And this is definitely my most favourite flour mix to date, the dough is generated is so smooth, it’s beautiful to handle, and when turned out it’s always wonderfully firm and a joy to score…

I’ve also use this flour for making sourdough buttermilk biscuits/scones…

I can happily recommend trying Whizz’s beautiful flour, and I even had the honour of meeting her and teaching her how to make sourdough, which was lovely.

Trying new flours is so much fun, and this one has definitely been a successful experiment for me.

You can find Whizz’s lovely flour and oil here.

A review of my ‘perfecting your sourdough’ course..

I thought that I ought to write a review of the sourdough course that I did recently with Elaine Foodbod, at her home in Milton Keynes.

To put this into context I trained as a chef and have spent 40 years catering, and cooking for the military as well as various members of the Royal Family, as a Private soldier right through to Lt Colonel, but whilst that gives me a head start perhaps, as most of us know, sourdough pretty much breaks every rule I’ve ever known when it comes to yeasted products. Few other doughs are as ‘wet’ as sourdough, most other doughs require warmth for proving, none that I can think of would you cold prove, nor bake in a cold oven, put in a freezer for 45 mins before baking and most require some sort of vigorous kneading, not the gentle stretch and fold associated with sourdough.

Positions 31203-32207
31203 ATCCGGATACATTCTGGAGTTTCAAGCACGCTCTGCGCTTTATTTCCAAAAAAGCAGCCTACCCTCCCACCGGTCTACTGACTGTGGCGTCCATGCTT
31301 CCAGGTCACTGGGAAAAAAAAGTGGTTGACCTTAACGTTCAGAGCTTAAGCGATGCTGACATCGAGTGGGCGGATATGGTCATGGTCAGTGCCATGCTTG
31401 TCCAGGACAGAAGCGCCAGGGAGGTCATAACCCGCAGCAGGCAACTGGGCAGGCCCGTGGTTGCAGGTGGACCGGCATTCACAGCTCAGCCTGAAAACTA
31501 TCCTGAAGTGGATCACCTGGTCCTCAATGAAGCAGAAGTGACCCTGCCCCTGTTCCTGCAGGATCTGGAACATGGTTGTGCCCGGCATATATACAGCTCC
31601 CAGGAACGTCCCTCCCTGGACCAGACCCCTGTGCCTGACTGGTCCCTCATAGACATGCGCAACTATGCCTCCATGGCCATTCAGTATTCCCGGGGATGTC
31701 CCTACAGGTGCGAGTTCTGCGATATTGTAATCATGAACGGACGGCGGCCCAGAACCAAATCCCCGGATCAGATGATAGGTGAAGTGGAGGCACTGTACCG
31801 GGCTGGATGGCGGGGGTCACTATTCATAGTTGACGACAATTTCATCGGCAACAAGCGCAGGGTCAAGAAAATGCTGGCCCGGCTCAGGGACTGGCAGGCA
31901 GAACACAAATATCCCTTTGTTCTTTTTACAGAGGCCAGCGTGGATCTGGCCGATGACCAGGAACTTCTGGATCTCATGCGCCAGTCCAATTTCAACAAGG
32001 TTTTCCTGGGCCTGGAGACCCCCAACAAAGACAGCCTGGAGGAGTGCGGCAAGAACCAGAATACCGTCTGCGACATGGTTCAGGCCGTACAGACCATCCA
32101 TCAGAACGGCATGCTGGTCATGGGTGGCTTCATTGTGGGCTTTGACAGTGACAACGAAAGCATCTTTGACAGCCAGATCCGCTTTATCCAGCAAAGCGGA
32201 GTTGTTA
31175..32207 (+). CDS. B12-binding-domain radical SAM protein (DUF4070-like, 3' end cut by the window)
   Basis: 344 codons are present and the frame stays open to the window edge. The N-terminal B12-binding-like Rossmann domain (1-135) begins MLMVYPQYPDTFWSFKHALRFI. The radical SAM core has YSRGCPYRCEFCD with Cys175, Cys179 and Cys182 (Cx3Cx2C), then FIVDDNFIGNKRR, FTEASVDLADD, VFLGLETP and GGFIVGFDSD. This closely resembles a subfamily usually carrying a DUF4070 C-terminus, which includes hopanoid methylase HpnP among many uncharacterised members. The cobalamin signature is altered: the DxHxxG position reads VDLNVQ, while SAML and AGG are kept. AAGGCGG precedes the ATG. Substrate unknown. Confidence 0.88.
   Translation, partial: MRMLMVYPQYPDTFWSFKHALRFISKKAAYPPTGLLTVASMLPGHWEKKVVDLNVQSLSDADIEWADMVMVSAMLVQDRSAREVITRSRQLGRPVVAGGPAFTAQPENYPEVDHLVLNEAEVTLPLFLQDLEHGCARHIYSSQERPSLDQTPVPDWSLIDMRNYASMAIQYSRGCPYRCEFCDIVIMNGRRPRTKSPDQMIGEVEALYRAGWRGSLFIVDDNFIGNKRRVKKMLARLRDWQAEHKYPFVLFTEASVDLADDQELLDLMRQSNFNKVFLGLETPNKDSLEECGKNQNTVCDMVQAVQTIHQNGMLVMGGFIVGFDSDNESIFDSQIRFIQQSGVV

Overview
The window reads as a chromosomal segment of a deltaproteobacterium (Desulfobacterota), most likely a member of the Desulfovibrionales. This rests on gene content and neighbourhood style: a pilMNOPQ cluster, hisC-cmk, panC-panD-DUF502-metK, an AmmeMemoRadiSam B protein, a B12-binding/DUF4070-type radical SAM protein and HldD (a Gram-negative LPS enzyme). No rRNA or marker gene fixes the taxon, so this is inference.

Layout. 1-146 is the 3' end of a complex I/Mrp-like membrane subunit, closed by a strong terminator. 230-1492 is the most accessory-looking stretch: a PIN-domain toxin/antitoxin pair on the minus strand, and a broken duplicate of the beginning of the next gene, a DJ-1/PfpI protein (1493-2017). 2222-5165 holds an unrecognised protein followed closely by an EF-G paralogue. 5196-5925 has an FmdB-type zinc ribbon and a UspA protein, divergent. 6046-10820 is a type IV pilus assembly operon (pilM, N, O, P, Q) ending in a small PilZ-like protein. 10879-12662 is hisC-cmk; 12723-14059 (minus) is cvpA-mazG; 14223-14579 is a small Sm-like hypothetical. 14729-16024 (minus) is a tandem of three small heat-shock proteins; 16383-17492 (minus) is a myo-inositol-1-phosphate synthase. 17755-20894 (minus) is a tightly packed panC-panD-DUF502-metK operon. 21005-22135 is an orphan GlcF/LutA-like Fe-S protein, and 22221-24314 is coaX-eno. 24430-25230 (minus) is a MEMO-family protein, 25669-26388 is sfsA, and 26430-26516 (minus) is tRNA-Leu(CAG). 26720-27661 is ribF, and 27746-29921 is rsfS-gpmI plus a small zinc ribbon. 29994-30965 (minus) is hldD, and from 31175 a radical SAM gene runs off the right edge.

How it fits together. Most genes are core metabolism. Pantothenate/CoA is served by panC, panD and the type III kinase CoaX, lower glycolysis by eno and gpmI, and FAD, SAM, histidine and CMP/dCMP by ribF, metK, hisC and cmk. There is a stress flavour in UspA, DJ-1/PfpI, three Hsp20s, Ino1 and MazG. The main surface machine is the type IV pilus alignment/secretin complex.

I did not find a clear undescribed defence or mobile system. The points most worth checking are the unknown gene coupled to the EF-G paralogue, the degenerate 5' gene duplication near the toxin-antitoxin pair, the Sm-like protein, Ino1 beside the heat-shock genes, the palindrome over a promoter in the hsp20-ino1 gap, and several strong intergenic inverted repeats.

Having said that, the day (really just 4-5 hours) was invaluable to me as a learning experience. Up to that point my home starter Herbert had made 20 or 30 loaves with each being a slight improvement on the ones before but I just couldn’t achieve the ‘open structure’ that is associated with sourdough breads. It wasn’t until I’d experienced handling a starter of Elaine’s that felt and looked so different to mine, and a dough that also handled different to mine which Elaine had prepared earlier, (which I was to make myself during the day) was I able to see where my errors were. It really did make so much difference being able to handle it all ‘in the flesh’ as it were. So, an absolute positive for me and that’s before I talk about Elaine herself, her instruction and her hospitality!